Skin Cancer (Melanoma) and Parkinson's
Melanoma accounts for just 4-5% of all skin cancers, but it is more likely to grow and spread and accounts for nearly 75% of the cancer-related deaths from skin cancer. The major risk factor for the development of melanoma is ultraviolet light; however, researchers are increasingly recognizing the role that genetics and other risk factors play in the development of the disease.1,2
What is melanoma?
Melanoma is a cancer that begins in the melanocytes, the cells in the skin that give skin pigment, called melanin. Melanin is produced to protect the deeper layers of the skin from the harmful effects of the sun and is what causes the skin to tan or darken.
Melanomas can develop anywhere on the skin but are most commonly found on the chest and back in men, and on the legs, neck, or face in women. The most important warning sign of melanoma is a new spot (like a mole) on the skin or a spot that is changing in size, shape, or color. A dermatologist should check any spot that has any of the following ABCDE rule features:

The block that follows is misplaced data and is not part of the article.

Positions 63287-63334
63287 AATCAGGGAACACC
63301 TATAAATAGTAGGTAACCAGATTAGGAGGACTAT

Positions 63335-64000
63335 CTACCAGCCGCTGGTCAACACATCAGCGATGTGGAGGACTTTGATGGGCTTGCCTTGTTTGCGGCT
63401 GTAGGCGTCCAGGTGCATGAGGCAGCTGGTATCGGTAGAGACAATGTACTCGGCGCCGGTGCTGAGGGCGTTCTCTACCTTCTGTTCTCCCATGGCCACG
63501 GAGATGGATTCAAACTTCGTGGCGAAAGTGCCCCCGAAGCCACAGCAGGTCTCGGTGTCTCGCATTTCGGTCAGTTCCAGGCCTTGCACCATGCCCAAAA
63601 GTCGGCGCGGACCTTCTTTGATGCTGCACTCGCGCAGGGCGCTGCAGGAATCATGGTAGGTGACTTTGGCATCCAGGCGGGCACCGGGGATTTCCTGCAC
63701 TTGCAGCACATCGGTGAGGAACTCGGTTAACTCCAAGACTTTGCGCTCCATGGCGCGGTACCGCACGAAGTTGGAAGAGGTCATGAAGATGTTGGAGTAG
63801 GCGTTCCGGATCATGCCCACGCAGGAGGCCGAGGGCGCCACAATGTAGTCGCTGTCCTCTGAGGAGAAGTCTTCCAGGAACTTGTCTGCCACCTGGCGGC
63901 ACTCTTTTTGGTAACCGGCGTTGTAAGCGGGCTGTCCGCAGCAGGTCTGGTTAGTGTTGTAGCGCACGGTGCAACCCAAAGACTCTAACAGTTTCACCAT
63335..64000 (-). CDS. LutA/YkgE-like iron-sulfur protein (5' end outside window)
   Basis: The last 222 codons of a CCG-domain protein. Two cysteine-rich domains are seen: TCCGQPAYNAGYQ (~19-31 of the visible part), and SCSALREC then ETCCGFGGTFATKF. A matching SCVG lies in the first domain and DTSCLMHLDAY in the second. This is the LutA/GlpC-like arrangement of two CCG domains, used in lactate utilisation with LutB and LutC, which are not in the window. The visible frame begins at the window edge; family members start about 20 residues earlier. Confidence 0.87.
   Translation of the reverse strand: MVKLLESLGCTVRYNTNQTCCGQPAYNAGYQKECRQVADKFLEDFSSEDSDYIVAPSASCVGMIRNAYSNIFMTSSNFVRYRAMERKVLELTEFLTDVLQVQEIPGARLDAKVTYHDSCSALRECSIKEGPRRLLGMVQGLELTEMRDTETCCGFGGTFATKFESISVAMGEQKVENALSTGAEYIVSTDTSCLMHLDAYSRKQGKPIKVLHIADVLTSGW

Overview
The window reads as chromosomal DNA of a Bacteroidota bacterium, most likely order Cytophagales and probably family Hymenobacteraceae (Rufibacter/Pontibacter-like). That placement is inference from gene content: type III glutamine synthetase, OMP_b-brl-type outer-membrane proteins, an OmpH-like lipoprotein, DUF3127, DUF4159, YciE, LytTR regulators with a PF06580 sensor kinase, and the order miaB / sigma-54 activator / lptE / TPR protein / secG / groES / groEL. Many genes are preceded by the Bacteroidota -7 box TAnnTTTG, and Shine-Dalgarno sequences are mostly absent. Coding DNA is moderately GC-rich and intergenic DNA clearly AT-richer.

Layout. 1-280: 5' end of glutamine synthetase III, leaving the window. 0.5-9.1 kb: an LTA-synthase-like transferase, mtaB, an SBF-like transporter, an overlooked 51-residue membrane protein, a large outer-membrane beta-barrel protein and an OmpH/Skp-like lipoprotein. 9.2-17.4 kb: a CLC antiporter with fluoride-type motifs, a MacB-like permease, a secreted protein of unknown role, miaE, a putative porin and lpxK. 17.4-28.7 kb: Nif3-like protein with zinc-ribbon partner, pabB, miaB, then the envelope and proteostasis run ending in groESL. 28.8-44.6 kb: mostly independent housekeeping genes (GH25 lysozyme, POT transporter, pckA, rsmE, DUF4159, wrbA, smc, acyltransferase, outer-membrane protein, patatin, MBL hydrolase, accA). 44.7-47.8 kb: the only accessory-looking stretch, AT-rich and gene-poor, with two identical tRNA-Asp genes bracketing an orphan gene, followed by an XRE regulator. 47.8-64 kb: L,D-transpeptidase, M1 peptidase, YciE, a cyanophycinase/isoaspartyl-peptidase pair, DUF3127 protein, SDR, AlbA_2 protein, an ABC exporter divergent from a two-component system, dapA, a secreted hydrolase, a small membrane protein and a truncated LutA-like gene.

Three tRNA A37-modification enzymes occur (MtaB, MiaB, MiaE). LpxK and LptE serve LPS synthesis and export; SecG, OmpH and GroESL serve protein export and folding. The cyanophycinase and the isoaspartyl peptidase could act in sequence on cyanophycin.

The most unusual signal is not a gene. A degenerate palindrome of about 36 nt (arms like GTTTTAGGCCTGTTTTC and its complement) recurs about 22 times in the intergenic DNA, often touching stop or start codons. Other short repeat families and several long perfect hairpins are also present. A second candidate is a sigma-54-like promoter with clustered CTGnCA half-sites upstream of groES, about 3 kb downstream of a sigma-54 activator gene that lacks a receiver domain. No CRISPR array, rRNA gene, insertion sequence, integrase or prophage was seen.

- Assymetrical – one half of the mole or birthmark doesn’t match the other
- Border – the edges of the mark are irregular or blurred
- Color – the color varies or isn’t the same all over
- Diameter – the spot is larger than 6mm
- Evolving – the mole is changing in size, shape, or color2
Am I at risk?
There is an increased risk of developing melanoma in people with PD who have a family history of melanoma, particularly those having a first-degree relative with melanoma. (First-degree relatives are a person’s parents, siblings, or child.) There is also an increased risk of developing melanoma in people who have lighter hair and skin color.1
Is there a genetic connection?
Because a family history of either PD or melanoma increases an individual’s risk of developing either disease, researchers have sought for a genetic commonality between PD and melanoma. One gene that shows a potential link between the two diseases is Parkin.3